"We have to save our money for the trip home," Donnie explained. "Here," he dug into his pocket and pulled out a handful of change mixed with balls of lint, "go get us some drinks."
Ricky frowned at the coins that had been dropped into his hand. Scowling when his cousin turned his back, he gripped the change within his fist until the coins dug painfully into his palm.
After a moment, Donnie heard the door slam shut and he fell back into the chair, switching on the television.
There was only one soda machine in the motel and it was broken. Ricky had kicked, forced his hand up the shoot, and shook the large piece of equipment repeatedly but nothing worked. Muttering to himself, he looked around and once spotting a convenient store across the street, he started toward it.
It took him less than ten minutes to purchase a six pack of soda. Pocketing the leftover change, Ricky swung the plastic bag as he walked from the store. Stopping before he stepped from the curb, the young man froze and thoughtfully looked back to the payphone near the entrance.
A Maclay through his mother's side, Ricky had been living with her in Tucson when Tara entered the hospital and other than what he had been told, he knew nothing. What he did not understand was why after so many years they would think Tara would be better at home.
His eyes altered from the telephone booth to the motel across the street.
The brief words of explanation Donnie did offer were usually followed by mockery or some other form of insult. After awhile, Ricky had stopped asking all together. Perhaps if he called his uncle he would get some answers. Donald Maclay was not always forthcoming but if he knew about Tara's disappearance, his worry would possibly make him more willing to explain. A small glance toward the motel again made the decision for him.
"No word, sir?" Doctor Christianson asked the older gentlemen sitting behind a large, oval shaped desk.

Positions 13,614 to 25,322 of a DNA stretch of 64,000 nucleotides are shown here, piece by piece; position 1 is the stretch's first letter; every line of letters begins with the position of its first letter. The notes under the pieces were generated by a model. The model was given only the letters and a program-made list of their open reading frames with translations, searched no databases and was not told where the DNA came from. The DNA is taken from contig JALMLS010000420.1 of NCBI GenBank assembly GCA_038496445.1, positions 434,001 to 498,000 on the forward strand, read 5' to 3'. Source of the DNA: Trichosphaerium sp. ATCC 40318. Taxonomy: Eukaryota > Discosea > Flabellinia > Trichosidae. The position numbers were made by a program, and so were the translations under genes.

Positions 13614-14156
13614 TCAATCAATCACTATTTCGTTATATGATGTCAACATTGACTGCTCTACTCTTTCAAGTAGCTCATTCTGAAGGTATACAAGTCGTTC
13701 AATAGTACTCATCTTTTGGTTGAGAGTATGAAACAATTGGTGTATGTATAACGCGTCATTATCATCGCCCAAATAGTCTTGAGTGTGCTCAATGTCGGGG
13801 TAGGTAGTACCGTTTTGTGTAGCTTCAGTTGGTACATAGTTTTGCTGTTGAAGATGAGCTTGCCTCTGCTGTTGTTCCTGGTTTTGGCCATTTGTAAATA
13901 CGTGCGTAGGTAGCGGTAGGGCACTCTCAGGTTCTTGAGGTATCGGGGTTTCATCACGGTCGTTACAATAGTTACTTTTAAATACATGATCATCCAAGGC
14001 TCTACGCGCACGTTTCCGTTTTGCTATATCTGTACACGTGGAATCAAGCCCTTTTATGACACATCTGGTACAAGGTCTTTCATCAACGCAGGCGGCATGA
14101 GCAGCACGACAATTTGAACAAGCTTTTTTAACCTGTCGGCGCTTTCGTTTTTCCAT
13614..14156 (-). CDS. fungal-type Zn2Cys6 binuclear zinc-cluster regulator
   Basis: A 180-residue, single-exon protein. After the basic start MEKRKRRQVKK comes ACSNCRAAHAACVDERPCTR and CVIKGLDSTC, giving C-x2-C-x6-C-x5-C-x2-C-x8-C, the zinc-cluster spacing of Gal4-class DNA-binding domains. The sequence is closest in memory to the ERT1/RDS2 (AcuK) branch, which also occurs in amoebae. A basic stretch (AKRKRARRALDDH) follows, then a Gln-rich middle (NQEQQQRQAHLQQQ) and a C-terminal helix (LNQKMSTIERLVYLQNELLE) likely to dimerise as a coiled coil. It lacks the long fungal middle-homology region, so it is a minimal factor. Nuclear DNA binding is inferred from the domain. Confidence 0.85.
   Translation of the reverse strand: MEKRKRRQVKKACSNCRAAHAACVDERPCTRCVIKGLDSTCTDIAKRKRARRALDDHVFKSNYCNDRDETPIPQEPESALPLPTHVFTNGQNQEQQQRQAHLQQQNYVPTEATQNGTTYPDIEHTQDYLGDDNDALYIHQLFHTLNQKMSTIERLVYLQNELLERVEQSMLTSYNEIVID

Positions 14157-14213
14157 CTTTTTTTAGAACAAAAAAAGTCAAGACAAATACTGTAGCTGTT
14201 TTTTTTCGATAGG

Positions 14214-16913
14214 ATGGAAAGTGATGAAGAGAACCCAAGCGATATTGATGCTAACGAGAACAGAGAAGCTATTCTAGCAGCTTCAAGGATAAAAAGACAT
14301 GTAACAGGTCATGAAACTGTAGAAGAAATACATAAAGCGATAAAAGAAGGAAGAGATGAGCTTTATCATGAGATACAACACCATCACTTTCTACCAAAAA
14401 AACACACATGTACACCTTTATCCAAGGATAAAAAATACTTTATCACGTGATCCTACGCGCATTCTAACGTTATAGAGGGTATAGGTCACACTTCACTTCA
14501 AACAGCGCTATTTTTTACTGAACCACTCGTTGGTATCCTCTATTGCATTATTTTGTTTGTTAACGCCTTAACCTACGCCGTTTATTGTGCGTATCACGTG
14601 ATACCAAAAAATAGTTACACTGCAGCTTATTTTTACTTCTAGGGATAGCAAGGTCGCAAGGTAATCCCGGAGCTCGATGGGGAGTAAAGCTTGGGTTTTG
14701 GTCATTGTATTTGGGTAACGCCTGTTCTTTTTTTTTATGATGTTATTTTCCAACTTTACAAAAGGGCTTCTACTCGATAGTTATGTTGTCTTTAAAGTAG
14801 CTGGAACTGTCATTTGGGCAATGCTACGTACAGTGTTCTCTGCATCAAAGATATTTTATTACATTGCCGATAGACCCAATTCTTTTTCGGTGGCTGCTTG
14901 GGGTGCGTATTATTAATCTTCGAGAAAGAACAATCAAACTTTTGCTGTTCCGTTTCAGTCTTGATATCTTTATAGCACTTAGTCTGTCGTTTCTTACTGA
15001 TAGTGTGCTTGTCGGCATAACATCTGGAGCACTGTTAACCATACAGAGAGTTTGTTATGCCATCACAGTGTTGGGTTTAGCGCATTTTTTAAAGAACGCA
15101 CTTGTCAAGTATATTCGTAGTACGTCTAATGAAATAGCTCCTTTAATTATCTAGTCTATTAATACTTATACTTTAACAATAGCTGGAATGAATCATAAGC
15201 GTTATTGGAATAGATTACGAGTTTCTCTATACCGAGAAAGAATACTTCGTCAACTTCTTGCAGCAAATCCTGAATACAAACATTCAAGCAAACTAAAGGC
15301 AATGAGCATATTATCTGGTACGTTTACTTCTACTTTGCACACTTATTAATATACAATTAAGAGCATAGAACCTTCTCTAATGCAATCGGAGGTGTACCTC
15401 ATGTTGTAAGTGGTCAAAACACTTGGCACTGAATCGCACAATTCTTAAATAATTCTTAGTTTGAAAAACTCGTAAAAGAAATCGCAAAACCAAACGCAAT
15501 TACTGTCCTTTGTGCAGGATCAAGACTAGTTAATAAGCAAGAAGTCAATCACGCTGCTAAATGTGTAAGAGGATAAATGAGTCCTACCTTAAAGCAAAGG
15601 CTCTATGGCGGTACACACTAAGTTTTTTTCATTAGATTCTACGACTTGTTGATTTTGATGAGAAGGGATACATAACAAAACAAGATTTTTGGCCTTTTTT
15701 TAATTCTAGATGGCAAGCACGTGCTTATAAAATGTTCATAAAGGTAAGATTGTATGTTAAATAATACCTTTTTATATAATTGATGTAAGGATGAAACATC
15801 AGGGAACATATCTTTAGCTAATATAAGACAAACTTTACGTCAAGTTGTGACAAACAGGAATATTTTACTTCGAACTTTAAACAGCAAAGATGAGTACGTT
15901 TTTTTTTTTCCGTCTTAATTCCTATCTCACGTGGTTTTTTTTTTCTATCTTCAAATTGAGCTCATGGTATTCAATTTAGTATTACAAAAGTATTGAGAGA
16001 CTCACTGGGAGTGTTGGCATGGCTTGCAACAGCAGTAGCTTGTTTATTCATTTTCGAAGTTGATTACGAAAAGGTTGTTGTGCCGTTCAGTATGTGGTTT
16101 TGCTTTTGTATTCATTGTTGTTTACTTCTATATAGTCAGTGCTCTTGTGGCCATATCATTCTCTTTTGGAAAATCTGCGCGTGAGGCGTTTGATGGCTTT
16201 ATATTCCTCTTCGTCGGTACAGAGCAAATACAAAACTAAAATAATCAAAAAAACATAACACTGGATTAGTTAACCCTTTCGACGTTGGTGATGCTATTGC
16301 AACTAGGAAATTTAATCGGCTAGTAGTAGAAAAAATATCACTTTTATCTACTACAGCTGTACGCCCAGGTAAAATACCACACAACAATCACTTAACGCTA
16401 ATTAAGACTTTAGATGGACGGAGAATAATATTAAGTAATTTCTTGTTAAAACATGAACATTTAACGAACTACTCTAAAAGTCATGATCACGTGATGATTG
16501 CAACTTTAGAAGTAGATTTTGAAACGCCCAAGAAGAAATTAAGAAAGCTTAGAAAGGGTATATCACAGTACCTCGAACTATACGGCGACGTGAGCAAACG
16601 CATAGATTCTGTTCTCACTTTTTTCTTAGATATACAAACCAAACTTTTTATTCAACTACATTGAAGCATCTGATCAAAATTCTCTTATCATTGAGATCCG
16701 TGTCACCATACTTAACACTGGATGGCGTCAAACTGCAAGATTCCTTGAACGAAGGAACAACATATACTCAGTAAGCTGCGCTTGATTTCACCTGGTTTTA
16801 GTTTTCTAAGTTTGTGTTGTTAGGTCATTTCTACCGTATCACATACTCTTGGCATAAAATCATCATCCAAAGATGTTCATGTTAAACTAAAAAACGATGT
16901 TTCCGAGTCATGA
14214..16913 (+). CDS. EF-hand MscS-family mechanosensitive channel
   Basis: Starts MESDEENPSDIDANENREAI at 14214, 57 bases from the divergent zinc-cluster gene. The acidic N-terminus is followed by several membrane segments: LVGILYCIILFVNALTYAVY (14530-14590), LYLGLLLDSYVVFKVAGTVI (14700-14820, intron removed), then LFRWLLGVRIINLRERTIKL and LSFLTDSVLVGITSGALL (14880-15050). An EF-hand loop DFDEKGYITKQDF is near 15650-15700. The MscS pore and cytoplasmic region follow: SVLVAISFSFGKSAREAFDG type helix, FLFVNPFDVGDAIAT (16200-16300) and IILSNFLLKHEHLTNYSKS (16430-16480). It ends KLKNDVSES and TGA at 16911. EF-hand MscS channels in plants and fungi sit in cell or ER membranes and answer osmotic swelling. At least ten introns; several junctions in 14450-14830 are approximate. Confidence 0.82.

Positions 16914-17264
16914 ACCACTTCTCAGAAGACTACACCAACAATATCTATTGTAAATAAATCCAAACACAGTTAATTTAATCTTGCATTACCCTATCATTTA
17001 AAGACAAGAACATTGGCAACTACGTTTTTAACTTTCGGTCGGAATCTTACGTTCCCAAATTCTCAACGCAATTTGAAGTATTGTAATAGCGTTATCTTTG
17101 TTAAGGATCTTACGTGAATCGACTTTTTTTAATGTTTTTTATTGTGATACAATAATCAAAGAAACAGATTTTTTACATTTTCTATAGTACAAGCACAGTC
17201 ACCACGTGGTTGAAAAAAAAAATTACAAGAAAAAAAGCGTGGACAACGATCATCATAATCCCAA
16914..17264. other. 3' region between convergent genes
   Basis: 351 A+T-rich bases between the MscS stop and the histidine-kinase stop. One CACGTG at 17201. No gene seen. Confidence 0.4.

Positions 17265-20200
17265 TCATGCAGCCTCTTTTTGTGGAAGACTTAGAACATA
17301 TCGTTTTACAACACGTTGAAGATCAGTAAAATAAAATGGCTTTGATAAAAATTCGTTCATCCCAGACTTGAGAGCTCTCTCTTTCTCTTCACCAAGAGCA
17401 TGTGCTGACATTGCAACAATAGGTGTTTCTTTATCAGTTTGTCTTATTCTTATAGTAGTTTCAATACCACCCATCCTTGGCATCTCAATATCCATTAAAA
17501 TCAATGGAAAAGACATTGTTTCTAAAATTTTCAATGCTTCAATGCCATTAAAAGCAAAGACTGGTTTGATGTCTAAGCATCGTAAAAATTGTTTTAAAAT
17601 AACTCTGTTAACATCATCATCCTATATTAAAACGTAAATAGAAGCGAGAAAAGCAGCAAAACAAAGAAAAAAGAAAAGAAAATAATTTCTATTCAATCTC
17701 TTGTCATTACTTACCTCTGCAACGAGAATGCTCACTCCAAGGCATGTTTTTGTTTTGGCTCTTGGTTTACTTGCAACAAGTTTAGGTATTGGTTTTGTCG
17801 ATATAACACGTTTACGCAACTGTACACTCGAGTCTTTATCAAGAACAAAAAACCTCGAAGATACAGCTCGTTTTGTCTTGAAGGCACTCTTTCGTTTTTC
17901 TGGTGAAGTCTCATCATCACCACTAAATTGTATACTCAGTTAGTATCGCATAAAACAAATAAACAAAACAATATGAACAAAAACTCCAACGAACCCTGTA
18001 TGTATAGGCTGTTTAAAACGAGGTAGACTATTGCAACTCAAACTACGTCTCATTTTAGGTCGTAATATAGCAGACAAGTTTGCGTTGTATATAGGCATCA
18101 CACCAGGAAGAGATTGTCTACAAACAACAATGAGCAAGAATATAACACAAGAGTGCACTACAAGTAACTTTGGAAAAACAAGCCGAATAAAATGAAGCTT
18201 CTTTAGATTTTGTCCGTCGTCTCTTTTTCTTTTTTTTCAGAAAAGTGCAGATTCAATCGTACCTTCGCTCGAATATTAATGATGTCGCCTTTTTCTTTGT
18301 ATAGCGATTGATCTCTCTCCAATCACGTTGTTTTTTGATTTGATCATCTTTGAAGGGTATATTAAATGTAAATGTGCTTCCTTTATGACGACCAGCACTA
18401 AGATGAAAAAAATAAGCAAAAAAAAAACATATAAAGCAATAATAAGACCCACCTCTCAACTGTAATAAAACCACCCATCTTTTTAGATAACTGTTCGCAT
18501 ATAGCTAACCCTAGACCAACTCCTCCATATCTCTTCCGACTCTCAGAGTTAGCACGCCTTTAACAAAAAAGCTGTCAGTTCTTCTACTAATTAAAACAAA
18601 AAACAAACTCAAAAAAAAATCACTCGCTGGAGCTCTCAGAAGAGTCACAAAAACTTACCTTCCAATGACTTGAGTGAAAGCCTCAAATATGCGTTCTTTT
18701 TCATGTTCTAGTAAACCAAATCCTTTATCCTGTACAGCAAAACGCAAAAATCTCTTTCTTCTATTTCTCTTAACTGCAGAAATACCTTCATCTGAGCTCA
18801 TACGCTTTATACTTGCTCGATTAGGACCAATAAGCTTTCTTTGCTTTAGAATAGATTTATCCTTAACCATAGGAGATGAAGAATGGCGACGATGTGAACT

"No," running a hand through his grayish hair, the hospital director carried on, "It's out of our hands. We'll let the authorities take care of it."
Charles made no attempt to argue. He no longer cared about the missing patient. She would eventually turn up, possibly more fanatical than she was before. He had nothing to worry about. He had kept his job and he had moved on.
"Will that be all, sir?" He asked, having originally been called into a meeting to discuss his progress.
"Yes," the older doctor sorted through the small pile of papers on his desk. He frowned and his eyes stopped wandering over the pages. "Charles," he called, stopping the younger man before he could leave.
"Sir?" Christianson grimaced, paused in the doorway, and faced his superior.
"I've been looking over the patient's file," the director checked one page with another. His dark brown eyes met the younger supervisor's. "You were at Pines View when Miss Maclay was admitted, yes?"
Surprised by the question, the doctor answered. "Yes."
"You oversaw the process, correct?" What was he getting at? The older doctor looked up when he didn't receive an answer immediately.
"I did, sir." The doctor stammered unprofessionally.
Silent, the elder psychiatrist nodded. "Thank you, Doctor Christianson. That will be all." He scribbled comments on his notebook that lay atop the messy papers.
Charles closed the door and sagged heavily against the wall. Nine years ago he had been a snot-nosed novice looking for the earliest chance to prove himself. Was it likely that his past mistakes weren't completely forgotten?